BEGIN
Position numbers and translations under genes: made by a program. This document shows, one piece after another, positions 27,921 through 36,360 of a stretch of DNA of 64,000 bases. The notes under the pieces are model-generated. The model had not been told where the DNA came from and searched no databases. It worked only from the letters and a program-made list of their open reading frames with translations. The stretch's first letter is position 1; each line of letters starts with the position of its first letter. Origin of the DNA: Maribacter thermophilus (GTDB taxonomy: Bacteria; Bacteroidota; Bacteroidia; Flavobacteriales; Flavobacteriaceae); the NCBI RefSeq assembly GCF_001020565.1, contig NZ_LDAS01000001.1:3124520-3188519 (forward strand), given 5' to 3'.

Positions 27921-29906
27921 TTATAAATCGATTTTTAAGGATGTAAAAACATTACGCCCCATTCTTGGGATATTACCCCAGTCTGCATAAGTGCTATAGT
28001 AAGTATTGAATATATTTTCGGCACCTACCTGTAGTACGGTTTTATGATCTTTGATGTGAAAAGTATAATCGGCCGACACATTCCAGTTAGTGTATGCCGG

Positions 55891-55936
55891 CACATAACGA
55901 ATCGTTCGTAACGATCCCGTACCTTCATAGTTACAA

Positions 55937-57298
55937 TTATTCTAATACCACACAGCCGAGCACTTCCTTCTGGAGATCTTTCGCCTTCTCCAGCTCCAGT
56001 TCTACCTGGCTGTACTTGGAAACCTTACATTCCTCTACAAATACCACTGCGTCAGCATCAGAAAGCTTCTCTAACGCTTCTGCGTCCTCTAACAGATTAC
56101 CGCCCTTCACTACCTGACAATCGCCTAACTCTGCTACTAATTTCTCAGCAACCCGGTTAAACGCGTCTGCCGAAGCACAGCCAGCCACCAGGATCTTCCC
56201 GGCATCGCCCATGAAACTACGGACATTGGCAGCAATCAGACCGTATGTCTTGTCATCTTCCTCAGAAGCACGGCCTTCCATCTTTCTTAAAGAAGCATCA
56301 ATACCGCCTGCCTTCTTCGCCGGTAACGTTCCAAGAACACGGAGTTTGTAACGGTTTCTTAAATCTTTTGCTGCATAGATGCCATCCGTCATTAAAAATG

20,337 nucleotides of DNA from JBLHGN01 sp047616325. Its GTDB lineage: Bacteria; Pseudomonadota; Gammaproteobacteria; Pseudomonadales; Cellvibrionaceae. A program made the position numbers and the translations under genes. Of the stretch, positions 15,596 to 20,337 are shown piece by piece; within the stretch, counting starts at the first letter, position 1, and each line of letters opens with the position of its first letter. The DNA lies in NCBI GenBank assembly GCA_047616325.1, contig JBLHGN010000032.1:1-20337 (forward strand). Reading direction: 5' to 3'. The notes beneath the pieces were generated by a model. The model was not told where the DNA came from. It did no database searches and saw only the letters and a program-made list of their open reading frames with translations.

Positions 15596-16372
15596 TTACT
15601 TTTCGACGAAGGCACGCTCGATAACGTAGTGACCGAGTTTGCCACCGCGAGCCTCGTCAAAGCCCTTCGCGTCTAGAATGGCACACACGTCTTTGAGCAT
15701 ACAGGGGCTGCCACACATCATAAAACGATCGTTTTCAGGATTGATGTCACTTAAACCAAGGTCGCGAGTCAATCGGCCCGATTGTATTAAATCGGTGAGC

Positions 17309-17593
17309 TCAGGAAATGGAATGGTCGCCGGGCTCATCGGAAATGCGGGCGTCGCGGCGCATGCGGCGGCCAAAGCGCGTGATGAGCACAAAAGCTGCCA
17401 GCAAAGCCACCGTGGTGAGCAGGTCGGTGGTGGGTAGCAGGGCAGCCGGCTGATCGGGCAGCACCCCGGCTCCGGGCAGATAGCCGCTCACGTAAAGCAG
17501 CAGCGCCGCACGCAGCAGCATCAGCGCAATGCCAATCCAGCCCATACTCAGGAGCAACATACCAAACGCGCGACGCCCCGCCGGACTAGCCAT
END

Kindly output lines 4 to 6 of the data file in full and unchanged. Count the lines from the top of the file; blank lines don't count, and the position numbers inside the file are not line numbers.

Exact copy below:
28001 AAGTATTGAATATATTTTCGGCACCTACCTGTAGTACGGTTTTATGATCTTTGATGTGAAAAGTATAATCGGCCGACACATTCCAGTTAGTGTATGCCGG

Positions 55891-55936
55891 CACATAACGA